MADISON, Wis. — In his increasingly frantic campaign to save his quarter century long career in politics, Scott Walker is now criticizing his opponent Tony Evers for supporting a tax break for student loan borrowers and a common sense plan to help them refinance their student loans, just like you can with a mortgage. As part of a rambling attack on Evers, the Walker campaign attempts to call the tax savings for borrowers contained in the Higher Ed, Lower Debt Act spending. The plan would also, at no net cost to taxpayers, help borrowers refinance student loans at lower interest rates.
“Scott Walker is so desperate he’s attacking Tony Evers for supporting a common sense plan to help hard working student loan borrowers in Wisconsin,” said One Wisconsin Now Program Director Analiese Eicher. “Besides opposing help to refinance their loans at no net cost to taxpayers, Walker is claiming more tax savings for borrowers is increased state spending.”
The Walker campaign document attacking Evers references a fiscal estimate prepared for 2017 Assembly Bill 143 prepared by his Department of Revenue. But the cost Walker cites is actually a decrease in state revenue because the Higher Ed, Lower Debt Act expands a current state tax break and would allow borrowers to deduct student loan payments and interest from their taxes.
Polling conducted in Wisconsin has found overwhelming and bipartisan support for provisions of the Higher Ed, Lower Debt Act. An overwhelming 79 percent supported “a plan to allow student loan borrowers to refinance their loans, just like you can with a mortgage.” A mere 9 percent were opposed. Support was strong across partisan lines with 85 percent of those identifying as Democrats, 70 percent of Republicans and 82 percent of independents favoring the proposal. In addition, 79 percent of men and women supported student loan refinancing along with 74 percent of voters age 18-29, 71 percent of voters age 30-45, 87 percent of voters age 45-65 and 77 percent of voters age 65 plus.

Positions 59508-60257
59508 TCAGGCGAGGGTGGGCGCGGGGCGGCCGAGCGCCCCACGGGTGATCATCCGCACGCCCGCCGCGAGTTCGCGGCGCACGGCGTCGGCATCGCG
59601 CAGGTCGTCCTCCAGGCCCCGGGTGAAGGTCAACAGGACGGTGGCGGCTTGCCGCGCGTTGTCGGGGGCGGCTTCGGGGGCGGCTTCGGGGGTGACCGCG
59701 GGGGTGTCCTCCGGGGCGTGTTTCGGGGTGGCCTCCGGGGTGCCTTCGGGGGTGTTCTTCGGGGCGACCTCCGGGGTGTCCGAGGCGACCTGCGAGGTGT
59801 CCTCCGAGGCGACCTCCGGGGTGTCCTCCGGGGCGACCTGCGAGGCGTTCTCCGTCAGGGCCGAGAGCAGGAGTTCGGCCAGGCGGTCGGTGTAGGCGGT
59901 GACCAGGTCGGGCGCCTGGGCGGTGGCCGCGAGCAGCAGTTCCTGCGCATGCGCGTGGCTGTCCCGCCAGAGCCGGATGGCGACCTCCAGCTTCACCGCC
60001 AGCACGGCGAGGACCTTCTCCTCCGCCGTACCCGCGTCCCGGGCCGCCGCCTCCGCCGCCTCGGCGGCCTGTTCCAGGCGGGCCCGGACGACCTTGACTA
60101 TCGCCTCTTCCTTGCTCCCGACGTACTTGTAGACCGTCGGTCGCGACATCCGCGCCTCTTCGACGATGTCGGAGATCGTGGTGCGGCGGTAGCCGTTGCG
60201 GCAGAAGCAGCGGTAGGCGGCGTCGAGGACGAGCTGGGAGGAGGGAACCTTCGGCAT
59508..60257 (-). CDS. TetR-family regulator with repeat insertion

Walker has made his own proposals that, while offering him a campaign talking point, provide little to no actual help for nearly one million state student loan borrowers with over $24 billion in education debt. His attempts to address the issue consisted of telling borrowers to “call a bank” if they wanted relief from high interest student loans and calling for a tax change that would exclude from eligibility anyone who has graduated before its theoretical passage, at some future date.
In fact, under Walker, Wisconsin has risen to the top ten in the nation for percentage of college graduates with student loan debt and the average graduate leaves school with nearly $30,000 in debt.
Eicher concluded, “We all know Scott Walker is willing to say or do anything to try to win, but this takes the cake. He is literally criticizing Tony Evers for supporting a bigger tax cut and a better plan to help student loan borrowers refinance their student loans, just like you can with a mortgage.”